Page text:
The intensifying energy crunch in Europe may further depress the euro after Russia shut off key gas taps, signaling a cold and difficult winter ahead for businesses and households.
(Bloomberg) — The intensifying energy crunch in Europe may further depress the euro after Russia shut off key gas taps, signaling a cold and difficult winter ahead for businesses and households.
Key European nations led by Germany announced measures over the weekend to tackle a cost-of-living crisis and spiraling energy prices after Russian state gas producer Gazprom PJSC Friday said it would indefinitely halt supplies through a key pipeline to Western Europe.
The shared currency was slightly lower in Sydney as a new trading week got under way, easing less than 0.1% against the greenback to $0.9949. Markets are now focusing on the $0.9901 trough hit in August. A break below that level would see the pair at its weakest since December 2002.
“The outlook is poor for Europe — it started to get choppy at the tail end of last week, and it is almost certainly going to get worse,” said Gordon Shannon, a portfolio manager at TwentyFour Asset Management LLP.
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The energy crisis has been deepening since Russia’s invasion of Ukraine pushed commodity prices sharply higher and damaged relations between the Kremlin and Europe. This was a significant factor pushing the euro to parity with the US dollar last month for the first time since 2002. The new strains on energy supplies ahead of the winter threaten to put a further drag on the regional economy at a time when soaring consumer prices are putting pressure on the European Central Bank to tighten monetary policy.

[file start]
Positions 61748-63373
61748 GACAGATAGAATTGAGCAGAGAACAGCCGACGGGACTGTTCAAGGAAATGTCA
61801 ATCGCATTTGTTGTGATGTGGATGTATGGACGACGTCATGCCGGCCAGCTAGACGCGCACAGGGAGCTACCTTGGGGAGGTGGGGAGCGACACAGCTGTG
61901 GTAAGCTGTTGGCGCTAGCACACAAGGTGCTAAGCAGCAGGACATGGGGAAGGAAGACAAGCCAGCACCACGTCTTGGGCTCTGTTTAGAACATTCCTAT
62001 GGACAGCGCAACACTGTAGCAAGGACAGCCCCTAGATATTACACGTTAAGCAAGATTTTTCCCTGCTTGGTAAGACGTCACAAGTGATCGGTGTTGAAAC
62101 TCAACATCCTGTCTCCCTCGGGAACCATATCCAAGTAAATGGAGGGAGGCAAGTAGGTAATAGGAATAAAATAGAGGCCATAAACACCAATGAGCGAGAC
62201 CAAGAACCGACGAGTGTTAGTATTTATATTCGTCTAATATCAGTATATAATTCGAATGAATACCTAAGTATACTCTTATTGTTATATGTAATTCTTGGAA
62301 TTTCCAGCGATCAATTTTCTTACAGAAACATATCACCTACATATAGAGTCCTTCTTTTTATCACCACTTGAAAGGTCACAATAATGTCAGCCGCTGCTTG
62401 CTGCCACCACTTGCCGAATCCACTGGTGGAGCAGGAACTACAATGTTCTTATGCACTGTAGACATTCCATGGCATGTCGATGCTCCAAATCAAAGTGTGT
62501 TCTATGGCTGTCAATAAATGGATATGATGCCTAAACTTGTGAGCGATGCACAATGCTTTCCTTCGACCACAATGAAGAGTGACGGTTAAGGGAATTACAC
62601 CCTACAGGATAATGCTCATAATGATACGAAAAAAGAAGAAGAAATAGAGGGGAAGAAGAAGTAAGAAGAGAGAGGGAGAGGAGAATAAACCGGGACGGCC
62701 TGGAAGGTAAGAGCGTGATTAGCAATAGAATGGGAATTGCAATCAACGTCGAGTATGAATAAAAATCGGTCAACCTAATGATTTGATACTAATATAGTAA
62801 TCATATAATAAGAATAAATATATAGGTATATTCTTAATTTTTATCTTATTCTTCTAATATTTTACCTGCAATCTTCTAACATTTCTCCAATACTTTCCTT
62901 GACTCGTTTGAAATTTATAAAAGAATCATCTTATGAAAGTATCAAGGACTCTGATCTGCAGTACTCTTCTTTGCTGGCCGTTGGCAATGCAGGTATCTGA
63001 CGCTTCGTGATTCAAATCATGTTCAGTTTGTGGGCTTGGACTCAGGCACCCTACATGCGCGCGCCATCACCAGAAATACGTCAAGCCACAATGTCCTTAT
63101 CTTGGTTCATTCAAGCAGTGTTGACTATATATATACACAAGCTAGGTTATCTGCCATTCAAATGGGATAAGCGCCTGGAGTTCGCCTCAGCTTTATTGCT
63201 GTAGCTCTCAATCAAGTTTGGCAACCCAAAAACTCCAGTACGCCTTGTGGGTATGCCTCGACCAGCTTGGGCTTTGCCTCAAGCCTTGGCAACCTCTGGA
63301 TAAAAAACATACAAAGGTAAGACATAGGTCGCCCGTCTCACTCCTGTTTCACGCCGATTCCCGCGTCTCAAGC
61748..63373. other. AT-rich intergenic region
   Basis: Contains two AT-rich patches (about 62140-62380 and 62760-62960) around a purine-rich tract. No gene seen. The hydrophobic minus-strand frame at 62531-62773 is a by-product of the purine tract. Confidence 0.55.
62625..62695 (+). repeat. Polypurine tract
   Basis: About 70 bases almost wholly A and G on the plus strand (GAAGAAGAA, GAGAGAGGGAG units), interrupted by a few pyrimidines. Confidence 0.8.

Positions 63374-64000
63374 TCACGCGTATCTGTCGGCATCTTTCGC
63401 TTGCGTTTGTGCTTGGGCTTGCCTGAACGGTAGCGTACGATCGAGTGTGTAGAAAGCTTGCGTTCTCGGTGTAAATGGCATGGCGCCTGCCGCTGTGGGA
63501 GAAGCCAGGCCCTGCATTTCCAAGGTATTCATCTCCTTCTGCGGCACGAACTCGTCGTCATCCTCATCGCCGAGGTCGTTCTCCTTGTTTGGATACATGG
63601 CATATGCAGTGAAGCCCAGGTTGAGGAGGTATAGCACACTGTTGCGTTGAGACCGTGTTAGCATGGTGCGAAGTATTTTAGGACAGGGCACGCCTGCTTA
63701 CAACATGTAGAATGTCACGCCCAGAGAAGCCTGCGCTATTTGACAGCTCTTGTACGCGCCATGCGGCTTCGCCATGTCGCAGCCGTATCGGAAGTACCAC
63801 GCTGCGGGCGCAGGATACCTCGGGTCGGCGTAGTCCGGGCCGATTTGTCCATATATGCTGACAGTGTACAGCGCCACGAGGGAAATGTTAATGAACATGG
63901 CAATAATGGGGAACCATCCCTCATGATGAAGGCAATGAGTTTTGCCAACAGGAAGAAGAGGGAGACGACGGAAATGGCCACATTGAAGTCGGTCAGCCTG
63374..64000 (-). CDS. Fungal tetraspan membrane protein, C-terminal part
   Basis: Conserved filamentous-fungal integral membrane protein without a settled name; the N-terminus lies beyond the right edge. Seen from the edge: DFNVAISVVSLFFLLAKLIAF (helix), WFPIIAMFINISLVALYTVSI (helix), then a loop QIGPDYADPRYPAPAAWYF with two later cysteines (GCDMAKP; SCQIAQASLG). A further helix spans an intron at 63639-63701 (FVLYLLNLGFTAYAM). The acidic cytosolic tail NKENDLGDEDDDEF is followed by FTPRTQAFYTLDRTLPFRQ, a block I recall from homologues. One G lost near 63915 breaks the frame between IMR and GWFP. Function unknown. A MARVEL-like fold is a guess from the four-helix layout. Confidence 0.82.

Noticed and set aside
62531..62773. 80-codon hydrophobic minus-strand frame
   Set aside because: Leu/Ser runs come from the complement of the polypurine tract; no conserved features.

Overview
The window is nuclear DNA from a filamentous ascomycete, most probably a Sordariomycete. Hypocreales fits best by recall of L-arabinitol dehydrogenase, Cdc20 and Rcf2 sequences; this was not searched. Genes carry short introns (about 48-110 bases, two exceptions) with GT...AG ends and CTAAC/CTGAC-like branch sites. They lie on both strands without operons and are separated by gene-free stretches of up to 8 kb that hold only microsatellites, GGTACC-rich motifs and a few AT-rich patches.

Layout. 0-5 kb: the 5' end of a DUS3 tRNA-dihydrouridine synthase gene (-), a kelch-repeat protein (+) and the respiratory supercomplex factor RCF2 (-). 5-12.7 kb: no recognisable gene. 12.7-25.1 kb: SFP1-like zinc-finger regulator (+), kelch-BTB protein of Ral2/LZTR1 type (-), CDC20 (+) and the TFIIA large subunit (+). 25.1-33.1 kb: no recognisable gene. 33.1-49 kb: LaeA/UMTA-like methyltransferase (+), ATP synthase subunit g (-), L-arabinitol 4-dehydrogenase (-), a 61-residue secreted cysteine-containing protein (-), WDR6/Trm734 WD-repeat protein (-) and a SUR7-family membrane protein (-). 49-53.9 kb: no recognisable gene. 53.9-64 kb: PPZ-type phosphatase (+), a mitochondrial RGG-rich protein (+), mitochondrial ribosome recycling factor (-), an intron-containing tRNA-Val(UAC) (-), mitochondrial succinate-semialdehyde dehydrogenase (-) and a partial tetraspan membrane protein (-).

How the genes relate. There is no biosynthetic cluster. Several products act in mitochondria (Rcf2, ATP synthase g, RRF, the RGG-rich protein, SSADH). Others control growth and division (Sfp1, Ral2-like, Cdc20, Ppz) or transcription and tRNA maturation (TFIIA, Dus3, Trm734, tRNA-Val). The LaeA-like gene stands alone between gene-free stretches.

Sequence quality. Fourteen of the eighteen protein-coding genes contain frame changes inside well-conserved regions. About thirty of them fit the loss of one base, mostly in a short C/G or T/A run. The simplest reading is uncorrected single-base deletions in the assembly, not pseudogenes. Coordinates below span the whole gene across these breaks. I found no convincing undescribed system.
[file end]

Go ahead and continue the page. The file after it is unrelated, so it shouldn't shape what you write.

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“The ECB had only just started to catch up with the Fed in terms of hiking rates, but if we are going into a prolonged recession, I think this slows down their attempts,” Shannon said.
There are growing expectations for the ECB to raise rates by 75 basis points as soon as Thursday. The decision remains a challenging one as chief Christine Lagarde and her colleagues manage the twin problems of high inflation and an impending recession.
In a sign of the severity of the problem, Germany unveiled Sunday a relief plan worth about 65 billion euros ($65 billion) while Finland said it would stabilize the power market with a $10 billion program. Sweden on Saturday announced a $23 billion emergency backstop for its utilities as it seeks to head off a broader financial crisis.
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Goldman Sachs analysts led by Kamakshya Trivedi, meanwhile, shifted down their forecasts for the euro to 97 cents over the next three months from 99 cents previously, they said in a note Friday before the various relief packages were announced. They also believe the euro will remain below parity with the dollar over a six-month period. Previously they forecast a recovery to 1.02 dollars per euro.
“While the euro area has made good progress in amassing gas storage for the coming winter, this has come at the cost of significant demand destruction via production cuts, and does not totally eliminate the risk of a more severe disruption over the winter,” they said in the note.
(Updates euro’s move, adds link to story on Europe’s energy intervention)